The Pied Piper of Cambridge

Adam demonstrating a tree-hung possum trap. Photo: Catherine Fry.

A small, community group of passionate volunteers, run by its founder Adam Thompson, are doing their bit to support the Government aim to have New Zealand predator-free by 2050. Predator Free Cambridge works in the town, concentrating on the eradication of predators in the local area.

“It is important to differentiate between predators and pests,” says Adam. “Pests destroy plants, whereas predators are mammals that kill native birds, chicks and eggs.”

The predator culprits being targeted are possums, rats and mustelids (stoats, weasels and ferrets), with possums also responsible for native habit destruction.

“Before New Zealand was colonised, the ecosystem here consisted of native bush, native birds, fish, some reptiles and amphibians, and insects,” says Adam. “The only native mammals were bats and marine mammals. That ecosystem was perfectly balanced and NZ was rich in bird life."

All the other mammals found in NZ today have been introduced. Projects like Sanctuary Mountain Maungatautari are re-establishing that ecosystem successfully in a controlled, pest and predator-free environment, and as bird numbers increase there, they will fly to the Cambridge area.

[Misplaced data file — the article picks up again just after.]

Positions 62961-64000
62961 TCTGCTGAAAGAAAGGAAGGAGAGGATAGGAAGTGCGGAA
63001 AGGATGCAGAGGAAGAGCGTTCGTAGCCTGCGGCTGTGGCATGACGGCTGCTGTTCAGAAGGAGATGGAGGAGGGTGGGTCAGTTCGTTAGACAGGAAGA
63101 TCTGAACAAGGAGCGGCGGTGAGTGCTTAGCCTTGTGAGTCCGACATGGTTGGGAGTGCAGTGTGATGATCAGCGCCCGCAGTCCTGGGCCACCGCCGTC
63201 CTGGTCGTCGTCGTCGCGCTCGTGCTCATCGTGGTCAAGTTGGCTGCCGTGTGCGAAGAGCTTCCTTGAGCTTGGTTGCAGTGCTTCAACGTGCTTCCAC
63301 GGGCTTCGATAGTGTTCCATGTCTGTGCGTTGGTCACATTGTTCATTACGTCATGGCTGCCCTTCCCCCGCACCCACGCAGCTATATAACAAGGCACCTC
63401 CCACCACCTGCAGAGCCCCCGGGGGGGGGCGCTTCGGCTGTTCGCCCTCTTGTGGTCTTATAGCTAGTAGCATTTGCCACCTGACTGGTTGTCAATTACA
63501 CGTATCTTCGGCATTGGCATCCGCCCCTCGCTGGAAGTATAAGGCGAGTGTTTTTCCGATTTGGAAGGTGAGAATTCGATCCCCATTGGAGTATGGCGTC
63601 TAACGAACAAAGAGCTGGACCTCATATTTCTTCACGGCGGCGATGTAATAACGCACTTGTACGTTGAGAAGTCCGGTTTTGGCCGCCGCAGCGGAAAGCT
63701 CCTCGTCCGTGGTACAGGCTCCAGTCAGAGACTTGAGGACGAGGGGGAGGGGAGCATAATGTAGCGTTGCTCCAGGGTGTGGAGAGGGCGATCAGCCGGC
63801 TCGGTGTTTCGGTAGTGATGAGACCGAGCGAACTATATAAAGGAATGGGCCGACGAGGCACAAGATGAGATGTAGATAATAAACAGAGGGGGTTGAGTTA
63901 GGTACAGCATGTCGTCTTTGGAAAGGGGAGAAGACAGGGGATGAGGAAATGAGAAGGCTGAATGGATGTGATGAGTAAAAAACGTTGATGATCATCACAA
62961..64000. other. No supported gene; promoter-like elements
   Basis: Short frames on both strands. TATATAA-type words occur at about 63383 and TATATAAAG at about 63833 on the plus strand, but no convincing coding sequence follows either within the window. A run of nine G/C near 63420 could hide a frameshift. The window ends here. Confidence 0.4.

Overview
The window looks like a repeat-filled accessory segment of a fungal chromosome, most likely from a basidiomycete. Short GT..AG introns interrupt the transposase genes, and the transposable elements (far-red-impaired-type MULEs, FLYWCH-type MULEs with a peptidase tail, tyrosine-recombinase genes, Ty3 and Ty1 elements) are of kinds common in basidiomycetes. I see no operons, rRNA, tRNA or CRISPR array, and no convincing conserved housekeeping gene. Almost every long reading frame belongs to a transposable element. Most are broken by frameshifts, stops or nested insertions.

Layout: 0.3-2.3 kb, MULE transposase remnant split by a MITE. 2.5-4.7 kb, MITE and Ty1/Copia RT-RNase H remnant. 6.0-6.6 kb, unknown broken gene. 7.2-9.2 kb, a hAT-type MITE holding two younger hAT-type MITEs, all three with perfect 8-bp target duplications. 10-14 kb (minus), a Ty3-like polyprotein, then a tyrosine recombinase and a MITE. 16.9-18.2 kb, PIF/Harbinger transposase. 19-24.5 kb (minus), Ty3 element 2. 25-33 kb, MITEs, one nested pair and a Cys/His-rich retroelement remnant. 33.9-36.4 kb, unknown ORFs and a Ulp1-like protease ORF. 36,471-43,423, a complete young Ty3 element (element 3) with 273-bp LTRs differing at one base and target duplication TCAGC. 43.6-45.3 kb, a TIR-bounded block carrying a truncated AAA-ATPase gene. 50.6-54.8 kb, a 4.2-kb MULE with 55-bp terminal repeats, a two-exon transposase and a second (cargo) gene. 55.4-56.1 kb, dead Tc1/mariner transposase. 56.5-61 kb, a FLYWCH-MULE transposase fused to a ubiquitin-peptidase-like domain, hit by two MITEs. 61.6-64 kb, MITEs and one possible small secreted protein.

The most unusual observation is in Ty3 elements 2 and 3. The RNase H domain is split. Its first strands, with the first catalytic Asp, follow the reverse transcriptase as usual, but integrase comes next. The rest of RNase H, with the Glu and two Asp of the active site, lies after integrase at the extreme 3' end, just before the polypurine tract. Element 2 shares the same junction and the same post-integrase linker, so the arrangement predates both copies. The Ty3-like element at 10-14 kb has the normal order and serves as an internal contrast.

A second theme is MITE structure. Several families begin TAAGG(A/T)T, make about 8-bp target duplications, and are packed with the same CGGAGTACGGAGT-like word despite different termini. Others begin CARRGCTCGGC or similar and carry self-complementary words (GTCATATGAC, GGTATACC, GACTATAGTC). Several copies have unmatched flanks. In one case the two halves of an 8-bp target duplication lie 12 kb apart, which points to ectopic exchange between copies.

“We are about not having a country over-run with predators and pests, so our amazing native birds can once again flourish,” says Adam.

Following on from Wellington’s initiative, where they have 4500 backyard rat trappers and a declining rat population, Adam would like to see 1500 backyard traps throughout Cambridge in the next five years. That would mean a trap in every fifth backyard in the town.

“Give it another five years after that,” says Adam. “And you would expect the rat population in the town to have reduced noticeably. From then on it is just a matter of maintaining the traps so they don’t come in from elsewhere.”

Adam and his team have working bees to make simple rat trap tunnels. Adam’s company, My Mortgage Ltd, sponsored the first 100 traps, and the group has hopefully secured alternative funding for more. Traps are free, but a donation can be paid towards building more traps. Adam uses other types of trap to catch possums and mustelids, as well as rats, on his rural property.

He will also have planted 8500 native trees on his land by the end of this year. This is something the public can assist with, and a list of suitable natives for different areas Waikato can be found by Google searching ‘DOC ecological restoration in the Waikato’.

“This whole project is about caring about something that is greater than yourself,” says Adam. “It’s good to be doing something as a community.”


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